A cathedral police force has been given back the power of arrest for the first time in nearly 80 years.
York Minster Police has been given the same powers as regular police officers within the minster's precinct.
Eight constables and the cathedral's head of security were sworn in at a special ceremony on Tuesday.
The force, established in the 13th Century, lost its powers in the 1930s when officers ceased to be attested.
York Minster is one of only a handful of cathedrals to maintain its own police force. Those that do have a police force include Liverpool's Anglican Cathedral, Canterbury Cathedral, St Peter's Basilica in Rome, and Washington's National Cathedral in Washington DC.
Mark Sutcliffe, Inspector of Cathedral Police at York Minster, said: "I feel very proud of the whole team for attaining their attestation.
"It has been an important day for everyone involved but also a significant milestone in the history of the force, which has played an important role in life at the cathedral for hundreds of years.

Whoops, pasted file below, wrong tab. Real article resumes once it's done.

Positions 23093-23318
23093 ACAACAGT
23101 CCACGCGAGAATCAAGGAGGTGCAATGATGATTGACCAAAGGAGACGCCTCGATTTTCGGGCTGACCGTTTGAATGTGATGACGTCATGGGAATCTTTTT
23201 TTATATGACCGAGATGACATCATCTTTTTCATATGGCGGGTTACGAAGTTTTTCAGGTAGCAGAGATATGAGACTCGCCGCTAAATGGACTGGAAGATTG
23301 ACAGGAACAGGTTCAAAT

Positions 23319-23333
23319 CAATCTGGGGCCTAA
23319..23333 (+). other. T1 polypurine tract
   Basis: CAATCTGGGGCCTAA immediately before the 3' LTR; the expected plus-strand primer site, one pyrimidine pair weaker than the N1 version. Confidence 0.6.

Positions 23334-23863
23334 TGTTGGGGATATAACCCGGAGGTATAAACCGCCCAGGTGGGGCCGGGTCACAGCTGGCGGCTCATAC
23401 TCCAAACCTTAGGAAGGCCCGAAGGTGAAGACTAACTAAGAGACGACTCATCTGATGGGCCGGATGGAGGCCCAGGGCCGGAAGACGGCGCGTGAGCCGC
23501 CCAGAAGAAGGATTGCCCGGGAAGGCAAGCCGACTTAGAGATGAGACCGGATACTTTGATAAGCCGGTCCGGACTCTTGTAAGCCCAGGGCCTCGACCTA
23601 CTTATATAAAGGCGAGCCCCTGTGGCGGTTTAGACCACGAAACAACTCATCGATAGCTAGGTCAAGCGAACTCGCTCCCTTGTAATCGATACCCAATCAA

"The attestation and training the officers have completed ensures our cathedral constables have the professional skills and powers necessary to execute their duties."
Powers were returned to the force following the signing of a memorandum of understanding between the Chapter of York and the chief constable of North Yorkshire.
The memorandum recognises that although security provision inside the minster and its precinct remain the responsibility of cathedral constables, North Yorkshire Police will be responsible for investigating all crime.
Any arrested people will be handed over to North Yorkshire Police for transport and processing and the force will be responsible for the submission of prosecution files.
The Minster Police constabulary is thought to be the oldest continuing police service in the country.